It was past six by now but still quite dark outside, and Richard realized that heavy clouds were obscuring the morning light; in fact, it had begun to rain. This circumstance exacerbated the depression he already felt as he stood before the kitchen window and surveyed his backyard with all its wet, dark, as yet leafless trees. Uwe had not taken very good care of the place. The grass—at least what could be seen of it where the snow had fully melted—had obviously been allowed to grow too high the previous autumn; leaves had been raked, but probably too early judging by the pile around the maple; and what was once a flower bed had become an unsightly compost heap, a veritable playground for raccoons. An ugly iron sculpture served for a centrepiece.—A perfect example, Richard thought, of what happens when you expect people to do things but don’t offer to pay them for it. They just don’t care. He sighed and told himself he would have to do a lot of work to make the place look respectable again.

            “What’s out there?” asked Pamela, who had quietly come up behind him. She bore a striking resemblance to the dishevelled yard.

            “A mess. That ingrate Uwe left me a good day’s work out there.”

            “So hire a gardener.” Richard could not tell whether Pamela was being sarcastic or whether she had merely forgotten where they were living now. Surely no one would volunteer to clean up another able-bodied man’s yard.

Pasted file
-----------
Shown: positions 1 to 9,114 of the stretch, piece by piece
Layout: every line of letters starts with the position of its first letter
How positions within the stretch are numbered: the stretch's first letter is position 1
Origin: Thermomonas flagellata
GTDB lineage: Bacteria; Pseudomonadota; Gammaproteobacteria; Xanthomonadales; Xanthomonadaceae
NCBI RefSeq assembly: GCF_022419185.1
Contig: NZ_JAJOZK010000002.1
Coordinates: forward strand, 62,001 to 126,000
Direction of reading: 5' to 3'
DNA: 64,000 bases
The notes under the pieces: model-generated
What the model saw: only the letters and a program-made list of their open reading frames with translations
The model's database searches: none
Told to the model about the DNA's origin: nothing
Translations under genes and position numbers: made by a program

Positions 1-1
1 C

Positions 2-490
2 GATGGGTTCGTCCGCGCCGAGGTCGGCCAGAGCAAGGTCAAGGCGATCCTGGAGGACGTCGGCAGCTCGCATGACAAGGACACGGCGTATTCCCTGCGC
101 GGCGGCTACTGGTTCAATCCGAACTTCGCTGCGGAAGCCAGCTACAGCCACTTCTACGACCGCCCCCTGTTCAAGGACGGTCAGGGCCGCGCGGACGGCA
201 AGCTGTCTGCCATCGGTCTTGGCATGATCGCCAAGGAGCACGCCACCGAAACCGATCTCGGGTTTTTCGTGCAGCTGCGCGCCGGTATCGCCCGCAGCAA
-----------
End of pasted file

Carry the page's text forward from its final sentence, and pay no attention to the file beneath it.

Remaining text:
“Didn’t you make any coffee?” she asked irritably.

            “I didn’t know when you’d be up.” Five years in the Orient, Richard thought, and she still won’t drink tea. He watched her disdainfully as she vainly searched the cupboards for a package of coffee. As he knew quite well, this commodity had become rather scarce in gratuitist Canada now that South American growers were switching to crops that would feed them directly, and Uwe probably hadn’t been able to find any. What coffee did arrive in port cities was snatched up locally, leaving little for landlocked places like Ottawa.

            “Shit!” she cursed after a few minutes. “There’s none here.”

            “There’s tea.” He said this with a knavish smile that meant “suffer, wench.” Pamela regarded him with that look of reproach of hers which blamed him for everything that was wrong in her life. It was a familiar look, a look which transcended circumstance; it began in the tinder of circumstance, of course, in a minor irritation from her husband’s insensitivity, oversights, and attitude; but the look quickly drew upon the store of latent resentments at the bottom of her heart. It drew upon resentment over lost ideals, independence, family ties, friends—in short, the lost life before marriage. Unfortunately Richard did not recognise the depths from which this came and was left to scoff at how seriously she took a snide remark like “there’s tea” when he had really meant nothing by it.—Well, almost nothing.

            “Why don’t you go to the store and buy—” Pamela checked herself—“and get me some coffee.”

            Richard was about to say something vexatious but decided to humour her instead. Fine; he would go to the store despite the fact that there was probably wouldn’t be any there. It was in any case his intent to investigate whether anything was even open at this hour, and whether there was any meat to be had in the local food mart. Furthermore, he felt he ought to give Pamela a chance to make herself up. It depressed him to see the years traced out on her face now that he was more or less constrained to having sex with her and her alone.